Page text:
Rural distress deepens: Wage growth dips, non-farm jobs hithttps://indianexpress.com/article/india/rural-distress-deepens-wage-growth-dips-non-farm-jobs-hit-5619766/

Rural distress deepens: Wage growth dips, non-farm jobs hit

The last five years, in other words, have seen a slowdown in rural wages even after adjusting for inflation, which has been far lower than during the UPA regime.

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The lower wage growth in the last five years has not been confined to agriculture-related work. (Express Archive)

Rural wages have grown 3.8 per cent year-on-year in December, the lowest ever for this month. Together with depressed farm prices — annual wholesale inflation in December was minus 0.07 per cent for “food” and 4.45 per cent for “non-food” articles — they point to an overall picture of rural stress going beyond agriculture ahead of the Lok Sabha elections starting next month.

The national daily rural wage rate, based on a simple average for 25 agricultural and non-agricultural occupations, stood at Rs 322.62 in December 2018, 3.84 per cent higher than the Rs 310.69 for the same month of the previous year. Given annual rural consumer price index (CPI) inflation of 1.5 per cent, it means wages rose just over 2.3 per cent in “real” terms.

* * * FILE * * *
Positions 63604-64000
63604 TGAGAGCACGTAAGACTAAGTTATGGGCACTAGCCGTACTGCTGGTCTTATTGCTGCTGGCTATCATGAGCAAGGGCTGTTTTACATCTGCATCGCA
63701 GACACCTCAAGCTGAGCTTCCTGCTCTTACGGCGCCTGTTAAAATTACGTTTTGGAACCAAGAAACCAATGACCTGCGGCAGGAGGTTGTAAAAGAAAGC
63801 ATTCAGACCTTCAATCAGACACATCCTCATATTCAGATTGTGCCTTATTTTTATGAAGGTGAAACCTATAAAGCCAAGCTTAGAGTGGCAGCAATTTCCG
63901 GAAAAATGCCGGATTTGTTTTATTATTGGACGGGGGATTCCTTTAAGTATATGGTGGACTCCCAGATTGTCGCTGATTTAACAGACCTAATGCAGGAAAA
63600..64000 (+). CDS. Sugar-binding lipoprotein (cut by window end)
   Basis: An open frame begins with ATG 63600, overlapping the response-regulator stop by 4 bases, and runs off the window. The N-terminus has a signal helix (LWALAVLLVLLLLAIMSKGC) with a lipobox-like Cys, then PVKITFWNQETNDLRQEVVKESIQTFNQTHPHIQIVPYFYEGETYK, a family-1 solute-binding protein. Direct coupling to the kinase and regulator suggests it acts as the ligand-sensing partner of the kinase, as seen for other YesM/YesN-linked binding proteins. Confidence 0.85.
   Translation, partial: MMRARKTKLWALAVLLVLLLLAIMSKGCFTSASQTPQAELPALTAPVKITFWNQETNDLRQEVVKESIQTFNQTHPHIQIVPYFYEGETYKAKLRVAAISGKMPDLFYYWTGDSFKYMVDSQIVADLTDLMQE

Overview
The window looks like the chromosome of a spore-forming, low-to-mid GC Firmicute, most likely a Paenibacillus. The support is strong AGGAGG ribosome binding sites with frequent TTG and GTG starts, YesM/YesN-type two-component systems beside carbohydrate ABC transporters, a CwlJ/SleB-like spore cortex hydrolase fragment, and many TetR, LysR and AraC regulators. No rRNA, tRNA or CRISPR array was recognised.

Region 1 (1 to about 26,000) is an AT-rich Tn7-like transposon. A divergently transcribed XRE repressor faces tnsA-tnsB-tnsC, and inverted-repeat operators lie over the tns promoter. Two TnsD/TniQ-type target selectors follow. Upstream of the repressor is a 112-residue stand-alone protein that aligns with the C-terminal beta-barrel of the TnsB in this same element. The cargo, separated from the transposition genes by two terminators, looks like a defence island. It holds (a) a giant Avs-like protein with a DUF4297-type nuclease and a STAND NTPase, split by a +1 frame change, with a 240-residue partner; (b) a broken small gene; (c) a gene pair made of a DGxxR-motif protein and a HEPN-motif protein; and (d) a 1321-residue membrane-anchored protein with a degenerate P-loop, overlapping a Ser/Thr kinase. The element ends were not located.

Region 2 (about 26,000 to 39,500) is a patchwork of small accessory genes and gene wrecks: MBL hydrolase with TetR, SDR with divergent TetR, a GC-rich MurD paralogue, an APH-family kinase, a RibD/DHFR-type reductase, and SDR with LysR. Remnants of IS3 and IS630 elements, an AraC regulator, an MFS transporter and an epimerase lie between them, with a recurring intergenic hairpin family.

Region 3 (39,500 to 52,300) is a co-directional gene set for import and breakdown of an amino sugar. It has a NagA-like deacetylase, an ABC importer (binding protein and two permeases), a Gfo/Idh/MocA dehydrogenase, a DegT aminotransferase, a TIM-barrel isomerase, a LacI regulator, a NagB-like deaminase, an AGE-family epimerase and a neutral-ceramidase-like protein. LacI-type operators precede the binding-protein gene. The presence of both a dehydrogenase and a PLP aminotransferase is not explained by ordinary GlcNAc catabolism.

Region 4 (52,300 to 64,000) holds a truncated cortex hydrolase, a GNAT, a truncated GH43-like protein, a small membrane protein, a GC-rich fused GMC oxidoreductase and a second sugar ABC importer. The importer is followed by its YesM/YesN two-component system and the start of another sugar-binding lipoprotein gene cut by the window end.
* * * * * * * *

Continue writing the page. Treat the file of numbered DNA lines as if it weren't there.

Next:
The average year-on-year wage growth for December during 2014 to 2018, under the NDA government, worked out to 4.7 per cent in nominal terms and a mere 0.5 per cent in real terms after netting out inflation of 4.2 per cent. In comparison, for the same month of the preceding five years (2009 to 2013) when the UPA was in power, nominal rural wages grew by an annual average of about 17.8 per cent. While CPI inflation for agricultural workers, too, averaged 11.1 per cent, the real growth in wages was still higher at 6.7 per cent a year.

The last five years, in other words, have seen a slowdown in rural wages even after adjusting for inflation, which has been far lower than during the UPA regime.

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Interestingly, the lower wage growth in the last five years has not been confined to agriculture-related work. The Labour Bureau’s data shows the average growth in December for eight main agricultural occupations — ploughing, sowing, harvesting, picking, horticultural labour, animal husbandry work, general farm operations (irrigation) and plant protection — to be at 5.14 per cent, which is higher than the 4.68 per cent for general wages. Thus, even as farmers have experienced very low price increase or even deflation for their produce, agricultural wage growth hasn’t fallen as much, thereby translating into a double margin squeeze.

On the other hand, the December year-on-year wage growth for skilled workers – carpenters, blacksmiths, masons, plumbers, electricians and light motor vehicle/tractor drivers – has lagged behind overall rural wage growth in three out of the last five years (see table). Even lower has the average growth in wages been for construction (roads, dams, well-digging, industrial projects, etc.: 4.38 per cent) and general non-agricultural labour (porters, loaders, etc.: 4.32 per cent).

Simply put, the crisis in rural India now isn’t just about farm incomes, which, The Indian Express reported on March 3, had slumped to a 14-year-low in the October-December 2018 quarter. The crisis is equally off-farm as on-farm. And that’s an ominous sign before the polls kick off.